Surveillance by the Government: A Hot Issue in U.S. — Old Hat in Israel — But Did Israel Help American Agencies Do It? (Updated)
Did Israel help the National Security Agency (NSA) collect a massive database of phone calls and e-mails involving American citizens? Some reports have pointed to U.S. government purchases from Israeli high-tech companies of hardware and software — for the collection and analysis of huge amounts of information.
After Israel’s government was asked to provide a response, on a subject where “no comment” is usually all we get, a senior officer who worked for a long time in the field of communications intercepts did have something to say.
“America is our strategic ally, so it so clear that we neither spy on the USA nor against its citizens,” said a Brigadier-General who is a former commander of Unit 8200 of Israel’s military intelligence agency Aman. He asked not to be named. Unit 8200 is being mentioned in some media reports, in a form of innuendo, as a likely accomplice of the NSA in its counter-terrorism surveillance programs.
The Australian edition of Business Insider has this headline:
DID YOU KNOW?: Two Secretive Israeli Companies Reportedly Bugged the US Telecommunications Grid for the NSA
A few comments are in order, when almost every day there are new leaks about the surveillance programs run by the United States government since 9/11. Israel has been doing a lot of the same things, but with a minimum of complaint within Israel.
Years ago, and even since the founding of Israel in 1948, most of its citizens have weighed the conflict between security requirements and how to protect civil rights. They have clearly opted for security, above all.
Obama Administration officials say that with the vast amount of information collected by the highly secretive National Security Agency (NSA), only a tiny fraction is ever looked at — and only when there is believed to be a connection with foreign terrorist groups.
In Israel, the police have the authority to demand details of telephone calls for any criminal investigation. If a crime has been committed, police will obtain logs of cellphone calls in the immediate geographic area — just before and after the crime. That sort of high-tech investigating has helped solve crimes.
The domestic security agency Shin Bet (the initials of Sheruti ha-Bitachon, which means Security Services) has even broader authority — and capabilities — to intercept calls and e-mails within Israel. Shin Bet is roughly equivalent to America’s FBI and Britain’s MI5, and the Israelis have been on strongly on the look-out for communications involving foreign spies and terrorists — long before America woke up to the global peril on 9/11.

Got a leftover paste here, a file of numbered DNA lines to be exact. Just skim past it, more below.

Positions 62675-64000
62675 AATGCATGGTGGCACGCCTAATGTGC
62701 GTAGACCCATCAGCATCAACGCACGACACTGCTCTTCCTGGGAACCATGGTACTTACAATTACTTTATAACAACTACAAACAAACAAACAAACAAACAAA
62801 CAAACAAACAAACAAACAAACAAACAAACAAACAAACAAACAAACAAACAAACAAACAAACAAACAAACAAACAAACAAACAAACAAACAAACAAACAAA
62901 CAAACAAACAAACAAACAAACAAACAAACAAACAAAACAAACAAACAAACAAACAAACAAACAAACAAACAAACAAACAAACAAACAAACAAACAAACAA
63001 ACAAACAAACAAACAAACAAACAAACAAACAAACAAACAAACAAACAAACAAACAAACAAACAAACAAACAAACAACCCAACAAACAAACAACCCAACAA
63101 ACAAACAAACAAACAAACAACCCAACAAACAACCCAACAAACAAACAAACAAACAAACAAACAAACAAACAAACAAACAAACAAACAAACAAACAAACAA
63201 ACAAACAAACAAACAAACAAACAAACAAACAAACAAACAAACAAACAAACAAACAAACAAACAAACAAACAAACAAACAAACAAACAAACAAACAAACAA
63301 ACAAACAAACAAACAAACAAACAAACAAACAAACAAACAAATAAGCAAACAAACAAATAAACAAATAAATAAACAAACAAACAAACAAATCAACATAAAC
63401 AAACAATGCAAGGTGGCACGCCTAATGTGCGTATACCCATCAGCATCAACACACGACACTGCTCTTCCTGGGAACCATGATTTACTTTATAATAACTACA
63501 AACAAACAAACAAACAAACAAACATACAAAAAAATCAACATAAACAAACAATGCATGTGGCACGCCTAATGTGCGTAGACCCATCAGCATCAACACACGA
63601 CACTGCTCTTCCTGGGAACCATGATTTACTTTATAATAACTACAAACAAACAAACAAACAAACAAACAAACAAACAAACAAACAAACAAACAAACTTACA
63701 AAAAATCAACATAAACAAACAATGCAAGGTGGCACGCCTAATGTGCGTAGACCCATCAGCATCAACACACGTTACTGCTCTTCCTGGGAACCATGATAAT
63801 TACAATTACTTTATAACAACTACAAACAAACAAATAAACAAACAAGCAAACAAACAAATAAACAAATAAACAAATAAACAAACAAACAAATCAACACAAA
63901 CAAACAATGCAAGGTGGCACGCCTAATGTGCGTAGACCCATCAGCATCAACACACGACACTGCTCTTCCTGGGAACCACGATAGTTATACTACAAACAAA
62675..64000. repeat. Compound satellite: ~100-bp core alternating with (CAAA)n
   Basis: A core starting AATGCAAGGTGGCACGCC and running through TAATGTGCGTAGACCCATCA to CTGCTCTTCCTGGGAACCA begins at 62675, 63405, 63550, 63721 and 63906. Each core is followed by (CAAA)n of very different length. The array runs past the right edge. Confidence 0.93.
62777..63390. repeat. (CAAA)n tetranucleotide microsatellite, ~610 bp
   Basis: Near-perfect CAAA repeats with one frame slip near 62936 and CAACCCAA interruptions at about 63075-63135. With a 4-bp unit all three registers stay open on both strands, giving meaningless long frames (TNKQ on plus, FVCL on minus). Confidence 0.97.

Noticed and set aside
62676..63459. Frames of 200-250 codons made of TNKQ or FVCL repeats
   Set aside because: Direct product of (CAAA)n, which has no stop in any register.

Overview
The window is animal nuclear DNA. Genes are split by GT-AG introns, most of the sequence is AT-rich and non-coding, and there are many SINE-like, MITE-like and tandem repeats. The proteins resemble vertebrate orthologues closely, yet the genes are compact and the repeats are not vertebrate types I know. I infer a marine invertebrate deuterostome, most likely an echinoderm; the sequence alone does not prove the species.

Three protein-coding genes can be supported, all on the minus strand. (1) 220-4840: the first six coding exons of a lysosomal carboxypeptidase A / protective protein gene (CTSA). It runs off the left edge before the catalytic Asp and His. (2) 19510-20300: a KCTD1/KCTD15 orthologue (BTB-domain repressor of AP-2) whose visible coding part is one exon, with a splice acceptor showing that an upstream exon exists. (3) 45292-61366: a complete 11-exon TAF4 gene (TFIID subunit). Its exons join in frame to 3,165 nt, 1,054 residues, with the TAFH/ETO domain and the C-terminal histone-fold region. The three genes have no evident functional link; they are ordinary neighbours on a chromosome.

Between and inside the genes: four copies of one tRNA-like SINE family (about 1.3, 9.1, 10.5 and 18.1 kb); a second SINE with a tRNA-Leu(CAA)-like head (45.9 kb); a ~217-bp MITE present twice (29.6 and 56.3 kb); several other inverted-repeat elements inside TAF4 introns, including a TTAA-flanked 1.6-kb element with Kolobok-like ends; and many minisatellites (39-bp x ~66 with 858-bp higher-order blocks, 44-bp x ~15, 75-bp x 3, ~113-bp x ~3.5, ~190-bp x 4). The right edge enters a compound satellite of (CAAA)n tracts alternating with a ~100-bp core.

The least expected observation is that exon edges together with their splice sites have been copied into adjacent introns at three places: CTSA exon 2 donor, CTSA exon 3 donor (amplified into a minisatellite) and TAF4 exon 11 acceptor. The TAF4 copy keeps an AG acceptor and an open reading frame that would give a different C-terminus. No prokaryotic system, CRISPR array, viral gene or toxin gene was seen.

It can fairly be said that the surveillance powers of Israeli government and police agencies are far wider than those of U.S. officials, who insist that they obey laws barring them from spying on American citizens.
As for published claims that two high-tech companies that were founded in Israel — Narus Systems and Varint — helped the NSA run its controversial communications intercepts, suggestions that Israelis are physically present at NSA facilities and working with the American interceptors and analysts seem to be little more than speculation.
Yes, it would be no surprise if equipment used by the NSA — at its headquarters in Ft. Meade, Maryland, and at many unacknowledged facilities around the world — is designed or made in Israel. (Our book includes information on high-tech accomplishments by Unit 8200 of Israel’s Aman agency, and veterans of Unit 8200 often become leaders in the internet and communications industries.)
Yet it would be unfair to suggest that Israelis are carrying out the intercepts, collection, and analysis of information. The Americans at the NSA are quite capable of doing it all on their own.
In reluctantly discussing the counter-terrorism programs that have been revealed, President Obama’s Director of National Intelligence, James Clapper, insists that information about U.S. citizens is ignored. Clapper adds that leaks to the news media on this subject have damaged America’s ability to keep an eye and ear on terrorist groups.
It is not surprising to see reports that the Department of Justice has launched an investigation into who is leaking all these secrets about surveillance programs. The leak seems more like a gusher.
There are strong indications now that the United States and Israel are focused on similar dangers. The latest leak — describing an NSA tool (“Boundless Informant”) for keeping track of the internet and phone-call information intercepted all around the world — includes a list of countries that are targeted: Iran above all others. Israel has also had its focus on Iran, hoping to stop its nuclear program, for a decade.
NSA documents suggest that intercepts are fully approved by the Foreign Intelligence Surveillance Court and overseen by the Department of Justice — in the name of investigating terrorism and/or the spread of nuclear weapons.